NASA engineer Felix A. Soto Toro is an expert at opening
doors. As project manager for the International Space Station
support equipment at Kennedy Space Center (KSC), Fla., Soto
Toro redesigned payload module doors, so they open perfectly
once joined to the Station.

Soto Toro also opens doors on Earth by sharing his love of
science and math by mentoring students and business
professionals. He encourages them to make their dreams happen
–just as he has.

Growing up in Barrio Amelia, a suburb of Guaynabo, Puerto
Rico, Soto Toro dreamed of working for NASA and becoming an
astronaut. When he was just 6 years old, he got the idea from
a Christmas present, a rocket, given to him by a neighbor. “I
was fascinated with it, and I wanted to know how to build a
real one,” he said.

Watching the Apollo missions and the first Space Shuttle
launch on the family’s small television solidified his
decision and stirred his determination. At 17, he moved to
the United States to begin college at the Florida Institute
of Technology in Melbourne. Though learning to adapt to a
different culture, not to mention mastering the English
language, Soto Toro was able to earn a bachelor’s degree in
electrical engineering in 1990. He was first member of his
family to complete college.

While in college, he joined the co-op program at the Kennedy
Space Center, working in the Real Time Systems Laboratory,
which led to his joining NASA full-time in an electrical
engineering position. Thirteen years later, Soto Toro, still
in a “dream job” at NASA, processes and tests space flight
hardware and ground support equipment for the Space Station.

Since 1986, he also has worked with KSC’s Public Affairs
Office as an educational and professional mentor to more than
50 individuals. For his time, effort and successes in helping
others, he’s been awarded NASA’s Exemplary Mentor to
Minorities Award and the Kennedy Center’s Management
Association Education Outreach Award.

“I love the challenges of what NASA is doing, enhancing the
planet we live on and helping us have a better life by
exploring space,” Soto Toro says. “It’s very rewarding to
work with such creative people and to learn from them and
share the knowledge I’ve gained,” he said.

While climbing the steps of his career, Soto Toro has always
made a point of helping others pursue their career goals. In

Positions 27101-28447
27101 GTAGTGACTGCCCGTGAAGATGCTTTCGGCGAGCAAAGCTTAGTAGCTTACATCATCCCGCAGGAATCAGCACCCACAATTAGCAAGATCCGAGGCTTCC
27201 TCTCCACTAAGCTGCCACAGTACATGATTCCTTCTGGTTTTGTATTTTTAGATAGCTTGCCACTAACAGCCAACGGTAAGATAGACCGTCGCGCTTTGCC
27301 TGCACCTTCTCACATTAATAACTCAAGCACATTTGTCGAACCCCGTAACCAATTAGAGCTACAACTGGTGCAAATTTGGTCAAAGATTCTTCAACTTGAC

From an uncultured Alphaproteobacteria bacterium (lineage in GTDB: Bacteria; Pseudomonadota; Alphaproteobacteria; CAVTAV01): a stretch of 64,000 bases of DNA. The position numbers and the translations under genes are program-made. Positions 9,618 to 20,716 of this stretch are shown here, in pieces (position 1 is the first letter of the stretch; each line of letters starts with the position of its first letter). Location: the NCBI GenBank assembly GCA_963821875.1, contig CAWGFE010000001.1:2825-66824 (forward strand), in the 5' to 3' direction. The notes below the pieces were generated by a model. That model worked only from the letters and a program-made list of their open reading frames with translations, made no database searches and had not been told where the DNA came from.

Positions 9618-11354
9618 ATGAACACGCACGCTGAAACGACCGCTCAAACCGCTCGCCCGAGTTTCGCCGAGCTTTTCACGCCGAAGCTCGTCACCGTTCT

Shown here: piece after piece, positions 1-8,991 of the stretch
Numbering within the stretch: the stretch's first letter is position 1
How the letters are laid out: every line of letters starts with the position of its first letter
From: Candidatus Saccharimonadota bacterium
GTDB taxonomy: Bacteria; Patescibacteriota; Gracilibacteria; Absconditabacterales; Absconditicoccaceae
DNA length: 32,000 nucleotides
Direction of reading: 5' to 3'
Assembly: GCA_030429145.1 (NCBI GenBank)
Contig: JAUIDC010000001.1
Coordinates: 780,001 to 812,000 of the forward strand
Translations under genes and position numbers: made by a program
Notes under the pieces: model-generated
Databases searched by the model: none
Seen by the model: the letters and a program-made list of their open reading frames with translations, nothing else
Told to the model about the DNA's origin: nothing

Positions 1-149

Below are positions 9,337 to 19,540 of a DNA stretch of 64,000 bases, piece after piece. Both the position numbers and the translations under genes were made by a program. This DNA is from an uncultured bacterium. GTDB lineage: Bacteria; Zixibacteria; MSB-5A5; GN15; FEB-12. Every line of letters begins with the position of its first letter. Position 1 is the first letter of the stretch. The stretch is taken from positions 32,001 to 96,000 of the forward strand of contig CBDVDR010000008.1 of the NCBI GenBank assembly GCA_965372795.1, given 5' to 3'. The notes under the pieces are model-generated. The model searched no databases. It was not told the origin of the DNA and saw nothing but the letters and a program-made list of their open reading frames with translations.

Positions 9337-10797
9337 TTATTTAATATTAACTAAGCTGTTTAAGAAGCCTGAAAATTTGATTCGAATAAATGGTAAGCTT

college, he mentored other Puerto Rican students, helping
them learn the ropes of coming to America, going to college
and starting careers in science and technology. Today, you
can still find him in high school and college classrooms —
in Florida and Puerto Rico, sharing his excitement for
science at NASA, and encouraging students to aim high. His
service to his native country has twice earned him the Puerto
Rican Role Model Award, given by the Puerto Rican school
system to honor citizens who contribute to the lives of

“I’m so thankful for the opportunities I have had,” Soto Toro
said. “I want to push students to be creative, to know big
dreams can happen if students continuously challenge

Soto Toro leads by example. While juggling his many duties at
KSC, he has continued to challenge himself to open new doors.
He has made time to complete a master’s degree in engineering
management from the Florida Institute of Technology, as well
as master’s and doctorate degrees in electrical engineering
from the University of Central Florida in Orlando. His goal
is to become a mission specialist candidate for NASA’s
Astronaut Corps.

He’s well on his way. He passed the first applicant
screening, and hopes to be called back for an interview. NASA
will announce its new class of astronauts in December.

“I’ve seen first-hand the opportunities that open up to you
when you are willing to step outside your world. In my case,
when I was just a teenager, I stepped outside my world, my
neighborhood, to pursue my goals in life,” Soto Toro said.

Media organizations interested in interviewing Soto Toro
should contact Tracy Young, KSC Public Affairs, at: 321/867-